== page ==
In this episode of Taxpayer Talk, Taxpayers' Union Research Officer Islay Aitchison interviews economist Michael Reddell on monetary and fiscal policy. Michael Reddell's blog, Croaking Cassandra, can be found here.
A few months back I gave the government a seven out of ten for its handling of COVID. That assessment has plummeted in over the last week, as revelations about its management of at risk border workers has shown astonishing gaps. There has been a breakdown in the MoH-Ministerial relationship in respect of expectations and communication, and now the panicked dictate to the port sector.
It is clear that a majority of staff working to protect us all from high-risk arrivals to New Zealand have not been given the tests that Minister Hipkins had assured the public were happening. Rather than being grumpy about this failure of the Ministry/DHBs to perform as expected he, and the public, should be outraged. We are all entitled to know exactly how the Minister’s expectations were communicated to officials and see their explanation for what actually happened.
It is quite likely this failure to meet Ministerial and public expectations will result in thousands of people losing their jobs and businesses failing, as Auckland endures at least two weeks at level three. This is not a simple oversight – it's a major public policy failure. It fits a pattern of sloppiness, which started when then-Police head Mike Bush told Simon Bridges’ Select Committee that the Police were not following up on all people in self-isolation, as had been stated to be Government policy.
It reinforces the importance of a quality, efficient inquiry into how we have handled COVID from the beginning.
Having failed in the last 100 plus days to protect at risk workers, the public and the economy from the arrivals, last Friday the MoH issues an order to seaports: “We now require everyone who works at the maritime border to get a test for COVID-19 over the next three days.”
This was presumably driven by the remote possibility that the Aucklander, who worked at a cool store, may have picked up COVID-19 from an imported product, that could have come via a seaport.
We have 13 ports that handle international vessels but it is very unlikely that any port, other than POAL or Port of Tauranga (POT), could have sent product to that cool store. So why did such a blanket order go to all ports and why was the requirement the tests be done within three days when such a sloppy attitude was taken for months to the at risk workers, mostly at the airports and quarantine facilities?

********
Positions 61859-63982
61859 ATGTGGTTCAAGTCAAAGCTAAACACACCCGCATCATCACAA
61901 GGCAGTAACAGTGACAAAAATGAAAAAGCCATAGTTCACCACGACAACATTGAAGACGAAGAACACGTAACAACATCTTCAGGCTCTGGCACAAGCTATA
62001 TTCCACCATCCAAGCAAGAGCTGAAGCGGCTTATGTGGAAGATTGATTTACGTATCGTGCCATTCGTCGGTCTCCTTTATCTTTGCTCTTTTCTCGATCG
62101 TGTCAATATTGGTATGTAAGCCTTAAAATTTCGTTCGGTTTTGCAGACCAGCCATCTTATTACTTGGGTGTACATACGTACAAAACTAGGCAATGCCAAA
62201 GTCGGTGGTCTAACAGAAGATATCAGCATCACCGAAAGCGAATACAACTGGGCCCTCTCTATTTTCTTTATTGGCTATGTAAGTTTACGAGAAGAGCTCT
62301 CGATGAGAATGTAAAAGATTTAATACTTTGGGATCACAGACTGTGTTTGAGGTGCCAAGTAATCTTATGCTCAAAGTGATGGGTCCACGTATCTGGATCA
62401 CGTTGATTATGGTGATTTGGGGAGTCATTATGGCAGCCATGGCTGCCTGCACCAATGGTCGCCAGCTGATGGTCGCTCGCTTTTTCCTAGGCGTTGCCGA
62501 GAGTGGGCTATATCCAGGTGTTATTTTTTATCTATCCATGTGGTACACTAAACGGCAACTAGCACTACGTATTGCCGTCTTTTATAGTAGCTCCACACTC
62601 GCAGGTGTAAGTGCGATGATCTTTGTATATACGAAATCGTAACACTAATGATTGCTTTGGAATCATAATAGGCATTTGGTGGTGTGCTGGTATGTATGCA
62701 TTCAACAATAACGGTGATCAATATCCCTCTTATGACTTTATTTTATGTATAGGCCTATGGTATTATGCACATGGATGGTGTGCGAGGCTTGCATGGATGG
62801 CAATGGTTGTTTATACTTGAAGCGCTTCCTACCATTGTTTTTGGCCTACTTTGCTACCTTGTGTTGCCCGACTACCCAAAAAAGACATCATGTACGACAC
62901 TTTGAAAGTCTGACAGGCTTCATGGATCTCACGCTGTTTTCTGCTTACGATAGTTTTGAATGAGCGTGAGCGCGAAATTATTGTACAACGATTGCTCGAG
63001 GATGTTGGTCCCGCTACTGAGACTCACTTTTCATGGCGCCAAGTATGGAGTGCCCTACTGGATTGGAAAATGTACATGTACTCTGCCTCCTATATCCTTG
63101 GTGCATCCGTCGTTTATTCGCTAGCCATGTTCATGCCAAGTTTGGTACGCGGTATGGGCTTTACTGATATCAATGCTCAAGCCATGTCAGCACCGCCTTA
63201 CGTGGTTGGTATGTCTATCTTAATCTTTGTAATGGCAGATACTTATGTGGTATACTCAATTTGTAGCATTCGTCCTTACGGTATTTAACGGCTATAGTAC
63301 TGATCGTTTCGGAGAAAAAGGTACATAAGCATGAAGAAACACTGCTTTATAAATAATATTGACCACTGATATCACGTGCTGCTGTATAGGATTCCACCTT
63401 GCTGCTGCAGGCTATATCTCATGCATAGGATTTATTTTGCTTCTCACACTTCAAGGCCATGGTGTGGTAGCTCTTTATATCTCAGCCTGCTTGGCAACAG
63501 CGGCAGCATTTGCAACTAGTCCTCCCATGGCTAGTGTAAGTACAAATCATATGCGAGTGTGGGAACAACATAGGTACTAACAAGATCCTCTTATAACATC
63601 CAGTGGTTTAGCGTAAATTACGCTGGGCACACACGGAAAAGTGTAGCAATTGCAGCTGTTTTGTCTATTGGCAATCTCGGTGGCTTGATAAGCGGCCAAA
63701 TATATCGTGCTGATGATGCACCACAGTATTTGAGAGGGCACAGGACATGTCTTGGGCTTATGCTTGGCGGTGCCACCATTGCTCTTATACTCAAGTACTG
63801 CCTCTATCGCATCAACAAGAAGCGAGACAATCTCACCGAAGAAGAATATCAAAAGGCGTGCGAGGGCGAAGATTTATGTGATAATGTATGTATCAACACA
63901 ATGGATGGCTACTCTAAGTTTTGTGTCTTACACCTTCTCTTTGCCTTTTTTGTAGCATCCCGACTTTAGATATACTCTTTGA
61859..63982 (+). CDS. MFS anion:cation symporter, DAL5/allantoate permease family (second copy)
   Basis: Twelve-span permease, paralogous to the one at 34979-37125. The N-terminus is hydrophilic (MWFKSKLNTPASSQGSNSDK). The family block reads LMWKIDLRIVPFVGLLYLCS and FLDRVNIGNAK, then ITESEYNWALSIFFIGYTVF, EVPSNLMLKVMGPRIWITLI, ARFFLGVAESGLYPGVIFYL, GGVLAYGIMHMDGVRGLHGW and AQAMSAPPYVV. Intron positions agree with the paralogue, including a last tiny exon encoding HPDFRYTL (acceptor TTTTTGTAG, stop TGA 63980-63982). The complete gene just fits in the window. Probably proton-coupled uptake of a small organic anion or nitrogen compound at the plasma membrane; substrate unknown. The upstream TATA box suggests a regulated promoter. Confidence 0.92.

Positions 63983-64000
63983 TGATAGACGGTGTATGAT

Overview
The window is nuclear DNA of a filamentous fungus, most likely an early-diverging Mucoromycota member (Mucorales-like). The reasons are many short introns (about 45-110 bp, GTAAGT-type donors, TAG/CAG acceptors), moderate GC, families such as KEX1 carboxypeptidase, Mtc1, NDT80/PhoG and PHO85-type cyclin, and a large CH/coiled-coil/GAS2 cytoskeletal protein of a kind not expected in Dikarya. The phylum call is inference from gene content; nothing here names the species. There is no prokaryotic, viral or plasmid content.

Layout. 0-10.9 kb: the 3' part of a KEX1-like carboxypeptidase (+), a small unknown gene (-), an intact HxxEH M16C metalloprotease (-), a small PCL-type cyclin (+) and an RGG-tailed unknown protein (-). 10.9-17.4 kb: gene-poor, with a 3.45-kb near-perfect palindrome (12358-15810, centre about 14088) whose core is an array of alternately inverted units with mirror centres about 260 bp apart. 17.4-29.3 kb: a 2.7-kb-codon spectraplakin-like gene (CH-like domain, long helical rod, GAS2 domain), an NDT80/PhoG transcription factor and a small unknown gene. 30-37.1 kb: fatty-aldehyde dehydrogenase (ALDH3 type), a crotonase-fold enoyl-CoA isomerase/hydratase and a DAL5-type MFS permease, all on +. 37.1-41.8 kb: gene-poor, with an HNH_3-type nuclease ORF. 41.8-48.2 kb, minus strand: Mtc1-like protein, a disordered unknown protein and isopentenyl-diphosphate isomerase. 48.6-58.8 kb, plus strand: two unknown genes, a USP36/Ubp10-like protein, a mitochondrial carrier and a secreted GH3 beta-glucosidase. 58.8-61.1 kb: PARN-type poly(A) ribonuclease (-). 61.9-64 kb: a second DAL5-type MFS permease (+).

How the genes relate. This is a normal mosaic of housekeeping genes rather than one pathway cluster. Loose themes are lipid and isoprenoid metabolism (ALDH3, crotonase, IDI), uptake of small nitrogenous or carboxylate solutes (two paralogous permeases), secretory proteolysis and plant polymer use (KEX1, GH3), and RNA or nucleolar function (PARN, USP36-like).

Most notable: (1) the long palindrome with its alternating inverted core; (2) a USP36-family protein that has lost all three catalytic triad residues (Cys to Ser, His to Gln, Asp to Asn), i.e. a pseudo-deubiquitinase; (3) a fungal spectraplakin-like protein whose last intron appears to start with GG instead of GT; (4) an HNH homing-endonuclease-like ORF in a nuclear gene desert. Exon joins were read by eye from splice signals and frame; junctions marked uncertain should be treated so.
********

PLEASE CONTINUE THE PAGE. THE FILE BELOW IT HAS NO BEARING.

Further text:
Its understood after some pushback from the port sector the order was limited to the two major import ports. It covers anyone who visited the port between July 21 and August 17. Clearly those making the policy don’t understand how ports work. Many businesses operate at the ports and when you cover everyone who has visited the two ports we could be looking at around 12,000 people altogether, who are widely dispersed in Auckland and Tauranga.
Did MoH check the local DHBs could actually do this testing within the timetable, or did they think this would happen within three days from the Friday decree by simply waving a wand?
In addition to the two above failures, it's apparent MoH has done zip since the first round to refine policy settings. We still have the absurd nonsense of butchers, greengrocers and bakeries being banned from opening at the higher COVID levels thereby channelling all food business to the supermarket duopoly. It's about safe practices not the product range. Surely MBIE, which must have some understanding of business, could educate MoH and Ministers.
I sincerely hope we get on top of this latest outbreak very soon and we don’t end up like the state of Victoria. However, as a matter of urgency whoever is in Government after the election will need to overhaul both the policies and operation of our pandemic system, because it has been found wanting far too many times.
There are two ways I think the pandemic could be better managed. First equip pharmacies to do the testing. Second have a mobile unit in at least Auckland to go to likely sites where people have COVID instead of sending them off to join some long queue. We will get more outbreaks and pandemics and need an enduring system.